Uncertainty over the status of federation takes toll on junior boxers
The country’s top junior pugilists have been hit hard by the uncertainty over the status of the boxing federation for the last two years.chandigarh Updated: Aug 12, 2015 12:49 IST
The country’s top junior pugilists have been hit hard by the uncertainty over the status of the boxing federation for the last two years. The national championship in the category has not been held for three years and they have got to compete only in the school nationals.
Even as they continue to suffer, the ad-hoc committee has now shortchanged them by clearing boxers in only nine out of 13 weight categories for the junior world championship in St Petersburg (Sept 4-12) despite the event getting the sports ministry’s nod.
The ad-hoc panel, following the selection trials on August 4-5, has excluded four weight categories — 63kg, 70kg, 80kg and +80kg — from the list. The decision has not gone down well with the excluded boxers and the father of Harshpreet Sahrawat, Satish Kumar, has written to the sports minister alleging that the selection trials were biased.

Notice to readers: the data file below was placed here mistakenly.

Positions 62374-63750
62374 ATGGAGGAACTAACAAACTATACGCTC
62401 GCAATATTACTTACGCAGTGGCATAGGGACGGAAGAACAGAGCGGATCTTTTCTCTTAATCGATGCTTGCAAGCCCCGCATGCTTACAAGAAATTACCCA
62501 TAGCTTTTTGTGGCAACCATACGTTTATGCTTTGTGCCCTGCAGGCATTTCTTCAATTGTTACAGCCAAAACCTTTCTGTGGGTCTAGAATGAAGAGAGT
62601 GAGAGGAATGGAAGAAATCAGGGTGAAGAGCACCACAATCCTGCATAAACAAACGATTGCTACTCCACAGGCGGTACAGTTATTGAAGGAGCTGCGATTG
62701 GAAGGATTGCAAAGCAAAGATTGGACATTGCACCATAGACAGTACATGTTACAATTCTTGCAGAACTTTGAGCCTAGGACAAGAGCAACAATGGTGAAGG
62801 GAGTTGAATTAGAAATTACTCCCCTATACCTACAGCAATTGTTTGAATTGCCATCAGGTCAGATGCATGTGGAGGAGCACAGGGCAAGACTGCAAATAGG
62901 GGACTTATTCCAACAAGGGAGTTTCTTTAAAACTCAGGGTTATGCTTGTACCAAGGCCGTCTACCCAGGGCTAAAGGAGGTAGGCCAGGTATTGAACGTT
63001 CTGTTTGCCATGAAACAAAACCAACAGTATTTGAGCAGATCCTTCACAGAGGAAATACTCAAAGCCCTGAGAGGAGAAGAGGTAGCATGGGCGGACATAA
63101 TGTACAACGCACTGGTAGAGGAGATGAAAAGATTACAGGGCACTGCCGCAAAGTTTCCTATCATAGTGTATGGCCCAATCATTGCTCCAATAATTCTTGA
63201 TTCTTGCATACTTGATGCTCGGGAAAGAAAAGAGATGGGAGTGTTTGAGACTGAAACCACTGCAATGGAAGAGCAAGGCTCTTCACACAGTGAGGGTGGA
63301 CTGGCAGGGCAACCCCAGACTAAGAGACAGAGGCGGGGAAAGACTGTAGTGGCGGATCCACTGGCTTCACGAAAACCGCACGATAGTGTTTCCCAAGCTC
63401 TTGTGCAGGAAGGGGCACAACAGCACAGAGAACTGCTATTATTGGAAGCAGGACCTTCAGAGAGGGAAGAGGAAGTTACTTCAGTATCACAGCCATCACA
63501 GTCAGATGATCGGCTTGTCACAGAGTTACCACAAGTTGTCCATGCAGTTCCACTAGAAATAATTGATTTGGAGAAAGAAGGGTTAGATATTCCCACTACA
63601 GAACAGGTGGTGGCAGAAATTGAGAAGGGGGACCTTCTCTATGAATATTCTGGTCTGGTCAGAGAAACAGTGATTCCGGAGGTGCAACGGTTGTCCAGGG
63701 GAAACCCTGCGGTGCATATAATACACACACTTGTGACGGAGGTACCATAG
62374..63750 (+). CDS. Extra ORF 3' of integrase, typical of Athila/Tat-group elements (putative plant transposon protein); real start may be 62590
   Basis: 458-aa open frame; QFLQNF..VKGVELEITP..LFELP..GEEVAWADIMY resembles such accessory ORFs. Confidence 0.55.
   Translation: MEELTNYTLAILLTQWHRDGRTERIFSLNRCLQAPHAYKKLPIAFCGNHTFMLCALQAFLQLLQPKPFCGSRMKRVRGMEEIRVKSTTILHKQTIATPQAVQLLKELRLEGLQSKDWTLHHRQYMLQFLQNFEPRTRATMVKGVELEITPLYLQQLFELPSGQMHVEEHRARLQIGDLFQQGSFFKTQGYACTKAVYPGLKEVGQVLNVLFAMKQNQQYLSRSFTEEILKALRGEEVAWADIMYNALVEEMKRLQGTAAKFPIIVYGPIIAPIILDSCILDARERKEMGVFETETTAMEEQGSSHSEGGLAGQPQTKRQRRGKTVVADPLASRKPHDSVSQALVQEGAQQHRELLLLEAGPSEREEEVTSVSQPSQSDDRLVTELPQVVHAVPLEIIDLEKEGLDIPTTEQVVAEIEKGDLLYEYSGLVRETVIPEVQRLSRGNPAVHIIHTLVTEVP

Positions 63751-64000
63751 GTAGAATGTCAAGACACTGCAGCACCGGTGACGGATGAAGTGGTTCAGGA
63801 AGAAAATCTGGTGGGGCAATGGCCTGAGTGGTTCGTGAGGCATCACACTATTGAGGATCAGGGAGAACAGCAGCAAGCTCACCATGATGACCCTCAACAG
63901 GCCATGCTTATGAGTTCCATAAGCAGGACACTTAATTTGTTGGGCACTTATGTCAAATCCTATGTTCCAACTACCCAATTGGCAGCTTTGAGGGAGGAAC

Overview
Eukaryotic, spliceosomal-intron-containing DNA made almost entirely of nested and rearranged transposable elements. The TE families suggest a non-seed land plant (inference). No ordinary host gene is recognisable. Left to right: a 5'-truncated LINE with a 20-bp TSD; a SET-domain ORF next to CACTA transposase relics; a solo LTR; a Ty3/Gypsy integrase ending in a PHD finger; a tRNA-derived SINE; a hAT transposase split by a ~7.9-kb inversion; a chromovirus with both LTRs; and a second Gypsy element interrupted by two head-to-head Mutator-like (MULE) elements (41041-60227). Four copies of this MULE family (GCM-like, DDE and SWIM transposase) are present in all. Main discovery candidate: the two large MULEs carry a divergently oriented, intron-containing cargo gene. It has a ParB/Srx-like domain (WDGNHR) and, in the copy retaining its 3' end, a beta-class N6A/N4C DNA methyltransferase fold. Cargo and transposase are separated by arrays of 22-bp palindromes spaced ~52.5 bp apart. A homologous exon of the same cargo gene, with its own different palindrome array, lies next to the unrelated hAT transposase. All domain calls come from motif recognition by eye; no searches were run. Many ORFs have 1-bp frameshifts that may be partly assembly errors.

“Harshpreet is the school nationals champion for the last three years in the +80kg category and, during the trials, made his opponent count twice. Despite that, the ad-hoc committee has not selected any boxer in the +80 category,” said Satish.
The international boxing association, AIBA, had formed an ad-hoc committee to look after the affairs of Indian boxing after Boxing India (BI) got embroiled in administrative wrangling that led to the ouster of its president Sandeep Jajodia and secretary Jay Kowli.
“I was not present during the trials, so it would not be appropriate on my part to comment on the trials. But the information I have is that two of the boxers didn’t have passports, so their weight (categories) were not included,” said Kowli, an ad-hoc committee member.
When asked if the boxers had been informed about the world championship well in advance so that they could have their documents in place, Kowli said, “You know the situation here. So, ultimately, it’s the boxers who are paying for it,” said Kowli.